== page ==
Omega-3 fatty acids from fish oil reduce triglyceride levels in mammals, yet the mechanisms underlying this effect have not been fully clarified, despite the clinical use of omega-3 ethyl esters to treat severe hypertriglyceridemia and reduce cardiovascular disease risk in humans. Here, we identified in bile a class of hypotriglyceridemic omega-3 fatty acid–derived N-acyl taurines (NATs) that, after dietary omega-3 fatty acid supplementation, increased to concentrations similar to those of steroidal bile acids. The biliary docosahexaenoic acid–containing (DHA-containing) NAT C22:6 NAT was increased in human and mouse plasma after dietary omega-3 fatty acid supplementation and potently inhibited intestinal triacylglycerol hydrolysis and lipid absorption. Supporting this observation, genetic elevation of endogenous NAT levels in mice impaired lipid absorption, whereas selective augmentation of C22:6 NAT levels protected against hypertriglyceridemia and fatty liver. When administered pharmacologically, C22:6 NAT accumulated in bile and reduced high-fat diet–induced, but not sucrose-induced, hepatic lipid accumulation in mice, suggesting that C22:6 NAT is a negative feedback mediator that limits excess intestinal lipid absorption. Thus, biliary omega-3 NATs may contribute to the hypotriglyceridemic mechanism of action of fish oil and could influence the design of more potent omega-3 fatty acid–based therapeutics.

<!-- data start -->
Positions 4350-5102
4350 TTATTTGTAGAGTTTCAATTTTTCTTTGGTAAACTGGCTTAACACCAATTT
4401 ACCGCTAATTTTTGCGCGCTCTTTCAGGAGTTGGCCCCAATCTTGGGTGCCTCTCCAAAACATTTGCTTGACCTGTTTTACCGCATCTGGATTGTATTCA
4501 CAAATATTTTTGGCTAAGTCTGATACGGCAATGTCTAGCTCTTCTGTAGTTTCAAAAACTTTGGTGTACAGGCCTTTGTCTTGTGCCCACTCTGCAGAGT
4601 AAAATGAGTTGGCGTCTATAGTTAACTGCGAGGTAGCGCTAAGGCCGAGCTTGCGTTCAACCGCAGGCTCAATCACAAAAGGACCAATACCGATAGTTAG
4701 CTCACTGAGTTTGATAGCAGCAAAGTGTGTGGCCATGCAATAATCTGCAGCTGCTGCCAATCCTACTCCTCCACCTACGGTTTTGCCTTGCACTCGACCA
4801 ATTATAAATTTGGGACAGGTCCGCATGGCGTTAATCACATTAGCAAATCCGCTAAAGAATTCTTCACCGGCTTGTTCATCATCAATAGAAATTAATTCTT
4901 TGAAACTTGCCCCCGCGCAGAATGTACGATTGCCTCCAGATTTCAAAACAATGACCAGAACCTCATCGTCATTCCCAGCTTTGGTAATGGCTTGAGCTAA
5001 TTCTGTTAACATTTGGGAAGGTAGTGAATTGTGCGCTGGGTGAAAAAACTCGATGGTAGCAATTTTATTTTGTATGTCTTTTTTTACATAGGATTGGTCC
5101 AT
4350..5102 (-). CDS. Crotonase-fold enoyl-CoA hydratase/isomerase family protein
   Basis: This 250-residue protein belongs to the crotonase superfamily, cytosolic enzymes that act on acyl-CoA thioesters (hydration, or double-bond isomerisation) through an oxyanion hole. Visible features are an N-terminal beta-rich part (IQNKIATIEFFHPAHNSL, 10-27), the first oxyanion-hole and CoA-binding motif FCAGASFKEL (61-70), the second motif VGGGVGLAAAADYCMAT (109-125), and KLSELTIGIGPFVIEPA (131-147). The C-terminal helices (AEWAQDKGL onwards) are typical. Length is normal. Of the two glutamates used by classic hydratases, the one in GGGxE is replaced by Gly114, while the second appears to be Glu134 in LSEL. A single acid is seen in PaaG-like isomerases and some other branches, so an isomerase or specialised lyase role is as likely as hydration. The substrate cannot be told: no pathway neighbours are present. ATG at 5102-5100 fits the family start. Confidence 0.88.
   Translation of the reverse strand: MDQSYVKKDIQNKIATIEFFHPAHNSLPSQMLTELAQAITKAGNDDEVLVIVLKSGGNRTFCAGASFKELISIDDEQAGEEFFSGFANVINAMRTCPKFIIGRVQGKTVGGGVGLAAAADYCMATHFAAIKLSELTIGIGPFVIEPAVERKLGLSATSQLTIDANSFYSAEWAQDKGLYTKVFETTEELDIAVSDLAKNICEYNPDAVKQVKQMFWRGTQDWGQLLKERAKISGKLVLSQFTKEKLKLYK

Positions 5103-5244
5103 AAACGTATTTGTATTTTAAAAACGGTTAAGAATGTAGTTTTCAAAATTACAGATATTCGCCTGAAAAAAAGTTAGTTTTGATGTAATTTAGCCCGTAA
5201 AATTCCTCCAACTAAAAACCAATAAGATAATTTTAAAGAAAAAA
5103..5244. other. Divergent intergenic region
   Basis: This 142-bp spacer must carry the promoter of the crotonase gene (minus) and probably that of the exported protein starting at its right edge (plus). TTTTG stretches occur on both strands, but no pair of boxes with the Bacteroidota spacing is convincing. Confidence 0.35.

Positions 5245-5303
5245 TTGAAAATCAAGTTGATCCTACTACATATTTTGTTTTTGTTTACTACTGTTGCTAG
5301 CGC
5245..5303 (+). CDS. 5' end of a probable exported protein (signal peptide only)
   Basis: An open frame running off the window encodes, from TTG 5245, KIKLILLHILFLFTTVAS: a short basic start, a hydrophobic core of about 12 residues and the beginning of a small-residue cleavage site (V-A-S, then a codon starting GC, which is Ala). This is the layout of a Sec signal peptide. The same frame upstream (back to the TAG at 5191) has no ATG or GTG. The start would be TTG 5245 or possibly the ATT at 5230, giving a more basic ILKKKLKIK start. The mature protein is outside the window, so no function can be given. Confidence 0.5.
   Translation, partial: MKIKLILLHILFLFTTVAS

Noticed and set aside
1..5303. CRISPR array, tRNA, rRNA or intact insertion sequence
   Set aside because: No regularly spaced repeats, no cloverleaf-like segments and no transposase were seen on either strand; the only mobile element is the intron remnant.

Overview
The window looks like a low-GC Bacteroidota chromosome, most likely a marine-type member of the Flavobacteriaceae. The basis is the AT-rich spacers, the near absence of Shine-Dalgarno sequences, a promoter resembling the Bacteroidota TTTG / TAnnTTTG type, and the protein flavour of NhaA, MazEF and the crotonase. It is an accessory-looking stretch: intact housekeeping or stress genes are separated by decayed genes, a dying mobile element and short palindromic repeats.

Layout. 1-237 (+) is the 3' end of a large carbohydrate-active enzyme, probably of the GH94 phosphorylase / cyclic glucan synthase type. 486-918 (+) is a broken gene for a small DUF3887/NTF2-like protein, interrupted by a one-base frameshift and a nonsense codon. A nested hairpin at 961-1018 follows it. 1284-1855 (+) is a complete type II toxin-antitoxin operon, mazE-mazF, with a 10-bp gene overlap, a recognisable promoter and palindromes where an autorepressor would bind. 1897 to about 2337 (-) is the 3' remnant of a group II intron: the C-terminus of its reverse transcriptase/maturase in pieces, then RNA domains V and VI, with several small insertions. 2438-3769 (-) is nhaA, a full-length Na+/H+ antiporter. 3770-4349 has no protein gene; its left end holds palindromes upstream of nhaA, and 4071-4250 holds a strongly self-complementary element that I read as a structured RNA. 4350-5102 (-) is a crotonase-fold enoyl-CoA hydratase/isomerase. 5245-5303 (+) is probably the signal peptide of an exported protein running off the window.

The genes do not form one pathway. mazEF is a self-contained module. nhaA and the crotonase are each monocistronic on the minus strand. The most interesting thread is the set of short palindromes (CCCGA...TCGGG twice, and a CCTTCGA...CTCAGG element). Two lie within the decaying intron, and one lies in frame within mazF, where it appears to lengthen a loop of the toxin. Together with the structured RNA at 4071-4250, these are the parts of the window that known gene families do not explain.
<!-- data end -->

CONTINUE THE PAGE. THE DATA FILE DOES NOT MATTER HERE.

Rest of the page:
Trisha J. Grevengoed, Samuel A.J. Trammell, Jens S. Svenningsen, Mikhail V. Makarov, Thomas Svava Nielsen, Jens Christian Brings Jacobsen, Jonas T. Treebak, Philip C. Calder, Marie E. Migaud, Benjamin F. Cravatt, Matthew P. Gillum